We live in an age when the Bible is read and understood very differently in cities across the country. So how exactly do Americans from each region interact with the Bible? In the annual Bible-Minded Cities report, in partnership with American Bible Society, Barna explores how Bible engagement plays out regionally in the United States. The study, based on interviews with 76,505 adults over a 10-year period, shows how people in the nation’s 100-largest media markets view and use the Bible. Where does your city rank?
The Top Bible-Minded Cities in 2017
For the second year in a row, Chattanooga, TN (50%) is the most Bible-minded city in America. In fact, since 2013, Chattanooga has won every year with the exception of 2015, when it was runner up to Birmingham / Anniston / Tuscaloosa, AL. This year, those very same cities in Alabama take the second spot (49%), very close behind Chattanooga. Roanoke / Lynchburg, VA (48%) take the third spot, then it’s back to Tennessee again, with the Tri-Cities area (48%) coming in at fourth place. The South continues to represent well with Shreveport, LA (47%) taking fifth place. In fact, the next five are also located in the Southern “Bible belt.” Charlotte, NC: (46%), Springfield, MO (46%), Little Rock / Pine Bluff, AR (44%), Knoxville, TN (44%), Greenville / Spartanburg / Anderson, SC / Asheville, NC (44%) wrap up the top 10 most Bible-minded cities in 2017.
The Least Bible-Minded Cities in 2017
At the other end of the spectrum, Albany / Schenectady / Troy, NY (10%) is the least Bible-minded city in America—also for the second year in a row. The New England area takes second and third positions, with Boston, MA / Manchester, NH (11%) as the runner-up, and Providence, RI / New Bedford, MA (12%), a previous least Bible-minded city in America (2013, 2014, 2015), close behind. Cedar Rapids / Waterloo, IA (14%) is the only Midwest city in the top five, slightly ahead of another NY state contender, Buffalo (14%). The East coast and the West make up the remainder of the top 10 spots, including Las Vegas, NV (14%), San Francisco / Oakland / San Jose, CA (15%), Hartford / New Haven, CT (16%), Salt Lake City, UT (17%), then back to NY again with the biggest city in America, New York, NY (17%) sliding into tenth place.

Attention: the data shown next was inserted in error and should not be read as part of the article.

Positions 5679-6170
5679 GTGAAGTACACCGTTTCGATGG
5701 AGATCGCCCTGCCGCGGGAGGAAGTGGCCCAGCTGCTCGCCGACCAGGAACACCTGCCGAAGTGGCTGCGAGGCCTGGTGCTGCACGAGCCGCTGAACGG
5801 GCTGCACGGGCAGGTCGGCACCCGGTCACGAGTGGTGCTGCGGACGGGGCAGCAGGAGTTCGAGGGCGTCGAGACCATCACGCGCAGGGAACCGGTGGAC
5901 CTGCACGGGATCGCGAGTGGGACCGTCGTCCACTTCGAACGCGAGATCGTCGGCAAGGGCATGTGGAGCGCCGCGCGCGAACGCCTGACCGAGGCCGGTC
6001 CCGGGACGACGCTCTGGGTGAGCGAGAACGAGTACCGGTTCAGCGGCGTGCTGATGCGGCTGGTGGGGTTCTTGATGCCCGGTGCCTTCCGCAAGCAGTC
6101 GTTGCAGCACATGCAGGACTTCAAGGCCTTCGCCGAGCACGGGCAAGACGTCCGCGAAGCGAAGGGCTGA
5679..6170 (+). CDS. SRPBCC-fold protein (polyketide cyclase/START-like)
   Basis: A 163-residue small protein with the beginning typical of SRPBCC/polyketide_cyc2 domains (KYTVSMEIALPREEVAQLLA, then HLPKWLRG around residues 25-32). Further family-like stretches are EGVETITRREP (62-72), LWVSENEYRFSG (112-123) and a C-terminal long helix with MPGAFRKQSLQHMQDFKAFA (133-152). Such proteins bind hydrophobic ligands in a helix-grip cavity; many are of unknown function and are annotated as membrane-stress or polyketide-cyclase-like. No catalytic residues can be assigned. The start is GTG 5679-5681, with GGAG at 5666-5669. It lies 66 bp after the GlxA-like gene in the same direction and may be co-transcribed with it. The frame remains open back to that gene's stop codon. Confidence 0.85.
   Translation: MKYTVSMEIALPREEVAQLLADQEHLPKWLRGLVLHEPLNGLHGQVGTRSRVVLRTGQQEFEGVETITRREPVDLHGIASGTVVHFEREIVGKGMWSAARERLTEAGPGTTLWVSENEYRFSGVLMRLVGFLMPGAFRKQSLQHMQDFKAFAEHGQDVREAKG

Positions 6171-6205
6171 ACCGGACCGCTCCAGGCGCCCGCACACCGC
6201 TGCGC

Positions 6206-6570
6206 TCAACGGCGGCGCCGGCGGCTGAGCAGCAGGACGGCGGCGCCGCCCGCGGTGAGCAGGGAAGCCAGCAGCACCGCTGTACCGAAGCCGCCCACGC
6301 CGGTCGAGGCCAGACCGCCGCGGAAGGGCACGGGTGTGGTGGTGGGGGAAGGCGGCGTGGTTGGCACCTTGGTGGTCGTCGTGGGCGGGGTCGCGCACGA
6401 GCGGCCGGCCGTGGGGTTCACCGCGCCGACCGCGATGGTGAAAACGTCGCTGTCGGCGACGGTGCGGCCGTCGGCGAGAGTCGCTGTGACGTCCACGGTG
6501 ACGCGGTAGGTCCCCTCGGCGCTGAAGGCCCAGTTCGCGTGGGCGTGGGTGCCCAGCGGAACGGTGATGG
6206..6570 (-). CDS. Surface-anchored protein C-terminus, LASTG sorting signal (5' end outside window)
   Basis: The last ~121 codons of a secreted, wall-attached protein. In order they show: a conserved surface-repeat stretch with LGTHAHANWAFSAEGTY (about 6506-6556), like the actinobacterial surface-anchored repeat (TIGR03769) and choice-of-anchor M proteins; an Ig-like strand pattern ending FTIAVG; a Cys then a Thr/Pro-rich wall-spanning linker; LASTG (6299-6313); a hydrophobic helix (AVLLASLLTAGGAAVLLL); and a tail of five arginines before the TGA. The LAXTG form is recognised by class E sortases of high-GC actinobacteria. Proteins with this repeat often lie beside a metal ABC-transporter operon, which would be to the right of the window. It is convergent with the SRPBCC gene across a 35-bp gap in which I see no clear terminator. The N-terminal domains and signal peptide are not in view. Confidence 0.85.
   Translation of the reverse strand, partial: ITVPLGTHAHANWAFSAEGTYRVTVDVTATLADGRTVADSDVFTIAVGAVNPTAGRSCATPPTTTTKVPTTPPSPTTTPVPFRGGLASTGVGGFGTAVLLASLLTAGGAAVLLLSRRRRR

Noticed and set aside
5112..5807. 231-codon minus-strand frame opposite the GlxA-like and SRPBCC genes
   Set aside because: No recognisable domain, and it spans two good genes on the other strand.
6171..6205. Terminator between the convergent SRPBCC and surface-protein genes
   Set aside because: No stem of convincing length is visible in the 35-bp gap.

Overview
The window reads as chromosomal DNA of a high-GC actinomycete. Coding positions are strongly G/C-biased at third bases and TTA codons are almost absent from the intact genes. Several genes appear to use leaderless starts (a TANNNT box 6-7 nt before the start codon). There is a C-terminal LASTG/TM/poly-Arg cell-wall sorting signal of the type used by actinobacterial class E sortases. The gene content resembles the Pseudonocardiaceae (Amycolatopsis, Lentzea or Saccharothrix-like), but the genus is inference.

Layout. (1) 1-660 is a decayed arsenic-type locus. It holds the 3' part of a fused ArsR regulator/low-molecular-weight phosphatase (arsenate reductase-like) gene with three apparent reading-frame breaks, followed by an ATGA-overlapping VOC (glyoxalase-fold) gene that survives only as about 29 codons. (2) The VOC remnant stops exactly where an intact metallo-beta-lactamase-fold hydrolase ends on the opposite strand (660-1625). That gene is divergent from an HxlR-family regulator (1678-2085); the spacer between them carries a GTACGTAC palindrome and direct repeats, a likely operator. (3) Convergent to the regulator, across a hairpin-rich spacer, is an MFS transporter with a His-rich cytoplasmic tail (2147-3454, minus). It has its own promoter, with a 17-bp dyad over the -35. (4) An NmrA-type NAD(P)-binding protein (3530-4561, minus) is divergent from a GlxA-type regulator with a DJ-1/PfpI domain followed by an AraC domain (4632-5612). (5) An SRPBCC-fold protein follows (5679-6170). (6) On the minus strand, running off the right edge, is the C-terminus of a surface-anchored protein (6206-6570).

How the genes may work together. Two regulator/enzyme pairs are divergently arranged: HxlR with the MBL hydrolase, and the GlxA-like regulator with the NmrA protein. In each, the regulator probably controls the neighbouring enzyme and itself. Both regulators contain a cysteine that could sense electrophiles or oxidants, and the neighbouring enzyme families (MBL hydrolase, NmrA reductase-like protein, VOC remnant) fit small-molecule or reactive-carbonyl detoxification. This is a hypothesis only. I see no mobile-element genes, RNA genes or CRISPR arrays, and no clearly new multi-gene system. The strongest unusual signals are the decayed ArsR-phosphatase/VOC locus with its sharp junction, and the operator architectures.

What Is a Bible-Minded City?
Each year, Barna and American Bible Society rank the nation’s top media markets based on their level of Bible engagement. Individuals considered to be Bible-minded are those who report reading the Bible in the past week and who strongly assert the Bible is accurate in the principles it teaches. This definition captures action and attitude—those who both engage and esteem the Christian scriptures. The rankings thus reflect an overall openness or resistance to the Bible in various U.S. cities. Nationally, only 25 percent of the population is considered Bible-minded.
About the Research
This study was sponsored by American Bible Society. The data were analyzed by DMA. The label “DMA” stands for Designated Market Area and represents a unique geographic area that also serves as a commonly accepted media market as defined by The Nielsen Company. DMAs have been configured so that the entire U.S. is assigned to one—and only one—of 210 DMAs in the country and are based on the television viewing habits of the residents in each county. While there are 210 DMAs, this table contains data for the top 100 markets. The data reported in this table are based upon telephone and online interviews with nationwide random samples of 76,505 adults conducted over a 10-year period, ending in April 2016. The maximum margin of sampling error associated with the aggregate sample is ±0.4 percentage points at the 95% confidence level. Respondents who report reading the Bible within the past seven days and who agree strongly in the accuracy of the Bible are classified as “Bible-minded.”
Barna Group is a private, non-partisan, for-profit organization under the umbrella of the Issachar Companies. Located in Ventura, California, Barna Group has been conducting and analyzing primary research to understand cultural trends related to values, beliefs, attitudes and behaviors since 1984.
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